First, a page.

I’m at the Kilimanjaro International Airport waiting for my flight back to Stone Town. The past four days were spent on safari in Tanzania’s Northern Circuit. It was absolutely stunning, but before posting about that, I wanted to get something in about the death of Nelson Mandela.

We were put up by our safari company in a hotel the night of the 5th, and were set to start our safari on the morning of the 6th. We got up, ready to depart, and, being a stereotypical Canadian, I turned on the TV (the first one I had seen outside a couple bars) to check for a weather station. Instead, I found CNN, and saw the news of Mandela’s death.

His death wasn’t exactly a surprise – when I was first leaving for South Africa, it seemed likely he would die closer to my arrival. It was still jarring to see the news though, and made me wish I was back in Cape Town instead of Tanzania. Though far removed from South Africa, other African countries felt the loss – Tanzanian government employees were given three days off work to pay their respects. My safari guide, Timothy, didn’t have much to say about it when Julia mentioned it, simply that, “There is nothing to say. No one can live forever.”

The morning the news broke, South Africans (according to CNN at least) responded by celebrating his life. As I write this, the memorial ceremony is being broadcast on the airport television. The football stadium is packed, and it seems as though there continues to be a celebration of his life outside the stadium. When someone who was so important to a nation’s idea of unity is gone, it’s difficult to determine how people will react. It’s especially difficult for me, as an outsider, to really have an idea of what’s to come – though Cape Town feels like home to me, I’m not a South African and I could never claim to truly understand what it meant to the people of South Africa to have someone like Mandela leading their country. I can only hope future generations will carry on his legacy and his messages of peace and unity.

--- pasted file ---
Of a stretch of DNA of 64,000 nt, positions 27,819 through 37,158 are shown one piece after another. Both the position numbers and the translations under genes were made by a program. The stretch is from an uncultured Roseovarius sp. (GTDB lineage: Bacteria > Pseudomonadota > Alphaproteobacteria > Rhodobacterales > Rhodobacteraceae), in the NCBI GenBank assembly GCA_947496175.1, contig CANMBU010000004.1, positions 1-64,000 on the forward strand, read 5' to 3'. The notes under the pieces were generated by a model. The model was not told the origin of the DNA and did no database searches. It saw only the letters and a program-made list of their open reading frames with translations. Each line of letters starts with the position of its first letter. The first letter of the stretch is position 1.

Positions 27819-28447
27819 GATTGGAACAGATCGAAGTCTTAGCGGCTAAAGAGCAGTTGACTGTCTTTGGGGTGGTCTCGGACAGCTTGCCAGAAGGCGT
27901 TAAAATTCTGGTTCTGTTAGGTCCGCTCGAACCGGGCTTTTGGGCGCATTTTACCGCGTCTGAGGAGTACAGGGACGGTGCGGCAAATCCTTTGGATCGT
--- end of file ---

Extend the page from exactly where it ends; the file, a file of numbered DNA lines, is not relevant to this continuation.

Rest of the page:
It is striking, after traveling through other parts of Africa, how different South Africa really is from other countries in the continent. It’s not just that Cape Town has a European feel, it’s the culture. There are still obvious divisions among white, black, and coloured individuals, and for many people, the end of apartheid is still too recent to feel any significant changes, or to actually believe that the changes post-apartheid have been done for the best of all people in South Africa.

I’ll be back in Cape Town on Friday, and will pay my respects then. His funeral is to be held on Sunday, and there is a vigil in Cape Town that I will be attending. The night of the fifth, I was actually just thinking of how I had yet to visit Robben Island, and would have to do so before leaving at the end of the month.

It seems like a strange thing to say, but I feel extremely privileged to witness part of history, and to pay tribute to one of the greatest men of our times. I wish I could more eloquently express my thoughts on this subject, but right now I’m exhausted and still feel uncertain about what his death means. For now, I’m off to watch the memorial and wait for my flight. My thoughts go to all those who personally knew Mandela and are mourning him, as well as the people of South Africa.

Table Mountain lit up at night

Table Mountain lit up at night until the 16th of December

“It always seems impossible until it’s done.”

– Nelson Mandela

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